Next came the anticipation of Santa’s visit and the excitement of the morning after! There was always a doll and doll clothes Mrs. Santa had made. Once there was a little ring with a tiny blue stone surrounded by a circle of tine clear ones. Hair barrettes, a pencil box, a coloring book were tucked among the tree’s branches and I searched and searched for more. Almost eighty years later, I still have the ring and the pencil box! Cherished treasures!
      The day came that we all experience: the day that some older kid announces that there is no Santa Clause. Of course, I knew better, but just in case the claim that my parents did the gifting was true, I began a search for any hidden gifts.
      Sadly, I found them stored in the attic.  I quickly replaced the trap door and wished I had never searched and I wished it were not true. That unforgettable day, the magic left, never to return, and growing up began.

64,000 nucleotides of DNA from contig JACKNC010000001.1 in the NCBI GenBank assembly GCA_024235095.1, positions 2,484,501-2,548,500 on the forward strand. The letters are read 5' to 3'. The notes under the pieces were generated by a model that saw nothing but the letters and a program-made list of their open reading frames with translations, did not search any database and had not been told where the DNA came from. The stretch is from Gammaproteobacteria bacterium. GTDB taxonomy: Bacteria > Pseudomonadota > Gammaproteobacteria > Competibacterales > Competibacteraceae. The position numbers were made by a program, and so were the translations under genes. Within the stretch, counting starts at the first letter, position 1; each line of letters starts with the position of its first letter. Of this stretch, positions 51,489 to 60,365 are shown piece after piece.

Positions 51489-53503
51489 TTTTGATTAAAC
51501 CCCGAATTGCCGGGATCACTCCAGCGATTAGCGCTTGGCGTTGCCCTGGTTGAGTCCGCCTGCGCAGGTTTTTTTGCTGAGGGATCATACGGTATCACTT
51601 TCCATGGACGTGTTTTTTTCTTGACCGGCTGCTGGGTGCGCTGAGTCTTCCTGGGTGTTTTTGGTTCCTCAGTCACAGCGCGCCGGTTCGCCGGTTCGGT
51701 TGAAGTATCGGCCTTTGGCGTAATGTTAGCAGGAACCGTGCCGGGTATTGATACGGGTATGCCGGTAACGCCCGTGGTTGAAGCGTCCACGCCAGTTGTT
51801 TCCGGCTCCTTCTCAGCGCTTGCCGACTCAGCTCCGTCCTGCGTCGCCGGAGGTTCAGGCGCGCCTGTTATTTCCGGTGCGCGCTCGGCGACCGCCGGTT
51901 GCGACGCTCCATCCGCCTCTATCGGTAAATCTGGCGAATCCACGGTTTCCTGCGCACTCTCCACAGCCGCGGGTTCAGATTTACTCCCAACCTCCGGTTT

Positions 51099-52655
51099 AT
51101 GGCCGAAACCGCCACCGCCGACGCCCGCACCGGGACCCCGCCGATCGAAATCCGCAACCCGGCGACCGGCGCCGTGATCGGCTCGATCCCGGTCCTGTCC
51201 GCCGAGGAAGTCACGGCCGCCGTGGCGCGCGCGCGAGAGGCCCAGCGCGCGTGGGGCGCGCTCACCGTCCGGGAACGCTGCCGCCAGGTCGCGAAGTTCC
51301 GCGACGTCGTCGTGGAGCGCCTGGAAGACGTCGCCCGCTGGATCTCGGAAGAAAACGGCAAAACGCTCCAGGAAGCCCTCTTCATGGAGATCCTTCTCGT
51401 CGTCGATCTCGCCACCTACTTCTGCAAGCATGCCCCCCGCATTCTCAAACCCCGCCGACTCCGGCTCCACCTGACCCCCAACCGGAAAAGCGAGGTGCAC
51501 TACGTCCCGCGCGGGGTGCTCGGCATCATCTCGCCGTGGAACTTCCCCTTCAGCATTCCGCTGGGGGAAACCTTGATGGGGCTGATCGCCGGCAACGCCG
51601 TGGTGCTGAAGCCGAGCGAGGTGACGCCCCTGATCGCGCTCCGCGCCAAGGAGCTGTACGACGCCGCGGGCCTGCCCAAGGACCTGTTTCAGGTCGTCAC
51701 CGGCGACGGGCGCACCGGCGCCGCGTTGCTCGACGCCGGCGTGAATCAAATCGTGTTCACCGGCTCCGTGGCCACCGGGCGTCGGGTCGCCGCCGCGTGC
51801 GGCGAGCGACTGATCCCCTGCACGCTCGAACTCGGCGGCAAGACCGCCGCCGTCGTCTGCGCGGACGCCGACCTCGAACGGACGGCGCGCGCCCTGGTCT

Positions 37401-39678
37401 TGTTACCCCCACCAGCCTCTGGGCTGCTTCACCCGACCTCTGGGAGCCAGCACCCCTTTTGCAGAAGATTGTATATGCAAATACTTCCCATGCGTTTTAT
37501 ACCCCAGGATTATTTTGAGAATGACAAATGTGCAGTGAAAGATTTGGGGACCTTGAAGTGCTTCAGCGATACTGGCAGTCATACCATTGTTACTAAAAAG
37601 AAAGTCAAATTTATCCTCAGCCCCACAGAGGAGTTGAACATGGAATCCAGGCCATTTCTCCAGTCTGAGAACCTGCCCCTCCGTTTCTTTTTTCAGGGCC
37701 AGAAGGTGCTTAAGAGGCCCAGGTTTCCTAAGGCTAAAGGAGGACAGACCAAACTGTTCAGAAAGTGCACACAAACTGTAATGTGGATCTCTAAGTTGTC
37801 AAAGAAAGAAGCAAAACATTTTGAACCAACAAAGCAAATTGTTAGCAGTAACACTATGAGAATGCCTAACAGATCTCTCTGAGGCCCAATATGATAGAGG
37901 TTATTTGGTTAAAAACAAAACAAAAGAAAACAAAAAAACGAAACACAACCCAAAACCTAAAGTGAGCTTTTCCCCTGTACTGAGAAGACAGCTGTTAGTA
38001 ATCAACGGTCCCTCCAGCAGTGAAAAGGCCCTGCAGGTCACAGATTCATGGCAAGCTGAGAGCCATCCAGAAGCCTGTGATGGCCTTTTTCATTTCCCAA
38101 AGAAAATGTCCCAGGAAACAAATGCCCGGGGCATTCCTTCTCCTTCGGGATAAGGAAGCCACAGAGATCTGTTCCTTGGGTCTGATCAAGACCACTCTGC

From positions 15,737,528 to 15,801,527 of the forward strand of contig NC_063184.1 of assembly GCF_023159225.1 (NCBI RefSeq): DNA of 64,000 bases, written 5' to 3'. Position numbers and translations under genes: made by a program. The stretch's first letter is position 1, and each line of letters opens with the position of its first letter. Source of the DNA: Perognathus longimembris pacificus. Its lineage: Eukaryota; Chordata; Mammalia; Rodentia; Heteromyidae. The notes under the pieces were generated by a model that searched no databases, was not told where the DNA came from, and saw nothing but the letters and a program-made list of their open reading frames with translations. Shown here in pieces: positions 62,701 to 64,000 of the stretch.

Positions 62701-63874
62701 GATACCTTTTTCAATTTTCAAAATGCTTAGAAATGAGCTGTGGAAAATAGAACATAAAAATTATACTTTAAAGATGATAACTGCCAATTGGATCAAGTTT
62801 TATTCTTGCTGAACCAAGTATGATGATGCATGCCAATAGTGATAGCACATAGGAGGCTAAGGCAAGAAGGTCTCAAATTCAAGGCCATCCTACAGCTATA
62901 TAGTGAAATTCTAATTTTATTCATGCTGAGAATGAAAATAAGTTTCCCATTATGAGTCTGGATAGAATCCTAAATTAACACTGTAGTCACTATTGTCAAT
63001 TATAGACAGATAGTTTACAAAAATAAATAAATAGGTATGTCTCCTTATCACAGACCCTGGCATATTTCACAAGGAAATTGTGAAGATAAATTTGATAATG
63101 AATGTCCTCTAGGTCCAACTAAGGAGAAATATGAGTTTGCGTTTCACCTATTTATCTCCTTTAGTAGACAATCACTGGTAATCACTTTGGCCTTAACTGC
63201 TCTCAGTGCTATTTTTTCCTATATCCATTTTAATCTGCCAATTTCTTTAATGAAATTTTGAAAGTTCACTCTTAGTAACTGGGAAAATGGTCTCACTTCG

The gifts I had discovered appeared on schedule Christmas morning. They were accompanied with the usual five and ten cent gifts of the day: many small items could be bought for that amount, making even a few dimes provide a lot of joy for a little kid.

      Those previously discovered gifts were a set of handmade doll furniture made from the wood used in the car bodies of early days. Some was oak and some was a softer wood and I can appreciate the difficulty of using these odds and ends of wood to make the four pieces of furniture that made the set of a table and one chair, and a bed and dresser.